Indiana: Planned Parenthood Fights AG's Attempt to Obtain Records
Planned Parenthood of Indiana sued the state last week, filing both temporary and permanent injunctions against Attorney General Steve Carter, who has demanded the medical records of 73 low-income Planned Parenthood patients under the age of 14. Carter has already obtained the records of eight such minors using the state’s Medicaid Fraud Control Unit in order to investigate whether the state’s Planned Parenthood clinics are reporting instances of child rape or molestation as they are required to do, according to the Associated Press. Indiana’s law defines sex with a child under the age of 14 as child molestation, regardless of the partner’s age. The Courier Press reports that none of the records sought involve abortions.
Planned Parenthood of Indiana contends that the state investigators have not provided an explanation for the “sweeping scope” of the request for medical records. "This is a clear-cut case of abuse of power. Instead of protecting medical privacy rights, the attorney general is selling them out to his fishing expedition," Planned Parenthood of Indiana CEO Betty Cockrum said. "We take our patients' privacy very seriously."
Because federal health privacy laws do not apply to investigations of Medicaid fraud or abuse, Planned Parenthood risks losing Medicaid funding if they do not turn over the records of their patients, the Indianapolis Star reports.
Similarly, Kansas Attorney General Phill Kline has been on a mission since last fall to obtain the unedited medical records of 90 women and girls who sought late-term abortions in 2003, claiming that he needs these records in order to prosecute child rape. However, Kline has also subpoenaed the records of women over the age of 16, which is the age of legal consent in the state. Attorneys for the two clinics targeted by Kline have told the Kansas Supreme Court that “the logical and natural progression of this action could well be a knock on the door of a woman who exercised her constitutional right to privacy, by special agents of the attorney general who seek to inquire into her personal, medical, sexual or legal history.”
In 2004, then US Attorney General John Ashcroft sought abortion records from hospitals and Planned Parenthood clinics in order to prosecute those who had violated the abortion procedures ban passed by Congress in 2003. Several federal judges ruled against Ashcroft’s action, and the abortion procedures ban has since been ruled unconstitutional three times.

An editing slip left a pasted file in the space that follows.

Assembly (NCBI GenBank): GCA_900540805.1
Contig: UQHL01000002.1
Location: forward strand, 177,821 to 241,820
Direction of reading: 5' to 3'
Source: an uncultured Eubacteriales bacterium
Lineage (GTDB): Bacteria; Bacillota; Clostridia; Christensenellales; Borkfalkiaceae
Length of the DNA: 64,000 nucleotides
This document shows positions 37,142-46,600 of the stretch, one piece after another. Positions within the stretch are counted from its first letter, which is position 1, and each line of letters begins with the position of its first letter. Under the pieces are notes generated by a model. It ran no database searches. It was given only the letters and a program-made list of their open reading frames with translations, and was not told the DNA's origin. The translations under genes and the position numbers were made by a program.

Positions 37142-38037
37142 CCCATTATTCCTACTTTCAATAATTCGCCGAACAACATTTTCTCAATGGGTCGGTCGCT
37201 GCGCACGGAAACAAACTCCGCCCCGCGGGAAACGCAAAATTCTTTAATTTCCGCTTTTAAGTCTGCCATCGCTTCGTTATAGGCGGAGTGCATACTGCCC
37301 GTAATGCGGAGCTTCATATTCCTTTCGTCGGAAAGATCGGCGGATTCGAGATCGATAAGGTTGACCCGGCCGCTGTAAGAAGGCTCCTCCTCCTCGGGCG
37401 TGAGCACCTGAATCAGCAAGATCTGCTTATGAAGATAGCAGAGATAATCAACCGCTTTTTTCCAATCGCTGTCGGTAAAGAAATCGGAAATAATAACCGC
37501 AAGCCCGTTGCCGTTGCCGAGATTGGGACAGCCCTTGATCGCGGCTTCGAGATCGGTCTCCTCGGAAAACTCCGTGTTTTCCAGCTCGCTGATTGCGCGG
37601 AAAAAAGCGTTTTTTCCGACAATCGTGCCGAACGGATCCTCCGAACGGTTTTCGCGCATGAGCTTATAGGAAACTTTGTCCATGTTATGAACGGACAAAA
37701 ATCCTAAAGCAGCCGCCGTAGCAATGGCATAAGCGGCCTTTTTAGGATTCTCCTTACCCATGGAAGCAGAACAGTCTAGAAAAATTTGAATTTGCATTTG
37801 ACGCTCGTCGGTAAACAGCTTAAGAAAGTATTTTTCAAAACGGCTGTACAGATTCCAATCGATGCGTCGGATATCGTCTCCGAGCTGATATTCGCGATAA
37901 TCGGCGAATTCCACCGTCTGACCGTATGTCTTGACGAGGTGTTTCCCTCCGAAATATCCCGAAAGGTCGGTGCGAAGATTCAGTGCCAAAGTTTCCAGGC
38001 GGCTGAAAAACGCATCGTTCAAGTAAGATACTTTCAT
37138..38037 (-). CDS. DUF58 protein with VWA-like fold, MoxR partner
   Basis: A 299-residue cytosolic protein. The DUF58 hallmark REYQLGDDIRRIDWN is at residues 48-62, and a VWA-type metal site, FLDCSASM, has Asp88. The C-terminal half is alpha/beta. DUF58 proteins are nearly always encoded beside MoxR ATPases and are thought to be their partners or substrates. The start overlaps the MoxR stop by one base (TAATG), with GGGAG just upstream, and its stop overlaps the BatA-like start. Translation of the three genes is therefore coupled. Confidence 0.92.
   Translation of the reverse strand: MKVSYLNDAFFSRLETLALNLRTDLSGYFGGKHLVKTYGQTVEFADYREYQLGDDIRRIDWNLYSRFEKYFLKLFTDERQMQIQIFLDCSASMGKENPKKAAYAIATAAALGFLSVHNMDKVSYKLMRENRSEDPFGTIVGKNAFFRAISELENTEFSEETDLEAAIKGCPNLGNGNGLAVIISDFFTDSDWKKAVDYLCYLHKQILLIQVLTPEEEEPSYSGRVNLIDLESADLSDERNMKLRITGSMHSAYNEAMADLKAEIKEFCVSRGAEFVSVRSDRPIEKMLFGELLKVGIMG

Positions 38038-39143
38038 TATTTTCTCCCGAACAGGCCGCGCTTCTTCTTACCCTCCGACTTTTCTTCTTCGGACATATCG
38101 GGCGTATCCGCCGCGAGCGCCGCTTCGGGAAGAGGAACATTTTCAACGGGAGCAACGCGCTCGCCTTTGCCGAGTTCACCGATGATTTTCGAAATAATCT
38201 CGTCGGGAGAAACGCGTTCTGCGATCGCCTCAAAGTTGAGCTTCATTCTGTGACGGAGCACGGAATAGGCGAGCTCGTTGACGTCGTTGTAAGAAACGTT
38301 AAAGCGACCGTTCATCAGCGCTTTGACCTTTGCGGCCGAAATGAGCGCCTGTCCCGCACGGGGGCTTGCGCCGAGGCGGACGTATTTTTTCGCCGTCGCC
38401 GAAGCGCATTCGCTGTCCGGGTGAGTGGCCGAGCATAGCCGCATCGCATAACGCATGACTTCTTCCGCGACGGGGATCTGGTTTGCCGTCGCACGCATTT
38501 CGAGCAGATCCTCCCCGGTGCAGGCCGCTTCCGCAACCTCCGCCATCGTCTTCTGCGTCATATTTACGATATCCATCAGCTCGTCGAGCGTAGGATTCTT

8/31/2015 Chicago Activists Continue Hunger Strike to Save Predominately Black Public High School - Chicago residents have entered the second week of their hunger strike protesting the closure of Dyett High School, in the predominately African-American Bronzeville neighborhood located on the South Side of Chicago.
Parents and community members are calling on the Chicago Board of Education to keep Dyett - the only open-enrollment, neighborhood school in its area - open and accept a community plan to revitalize the school with a focus on science and green technology. . . .
8/28/2015 Alaska Court Protects Abortion Access for Low-Income Women - The Alaska Superior Court struck down a state law yesterday that would have severely limited abortion access for low-income women in Alaska.
The state's Superior Court also struck down a Department of Health and Social Services regulation that placed narrow specifications on Medicaid coverage for abortions, requiring that Medicaid-funded abortions be determined by a physician to be "medically necessary." Last year, the Center for Reproductive Rights, the American Civil Liberties Union, and Planned Parenthood sued on behalf of the Planned Parenthood of the Great Northwest, claiming that the narrow definition of "medically necessary" arbitrarily established conditions designed to restrict the ability of low-income women to access abortion services.
The law was temporarily blocked last July by an Alaskan state court judge.
Superior Court Judge John Suddock ordered yesterday that the state be blocked from implementing this regulation, ruling that it placed an undue burden on low-income women seeking abortion services in Alaska.
"By providing health care to all poor Alaskans except women who need abortions, the challenged regulation violates the state constitutional guarantee of 'equal rights, opportunities, and protection under the law'," the ruling read.
"We applaud the superior court for striing down these cruel restrictions on women's health and rights that violate the Alaska Constitution," said Chris Charbonneau, CEO of Planned Parenthood of the Great Northwest and the Hawaiian Islands. . . .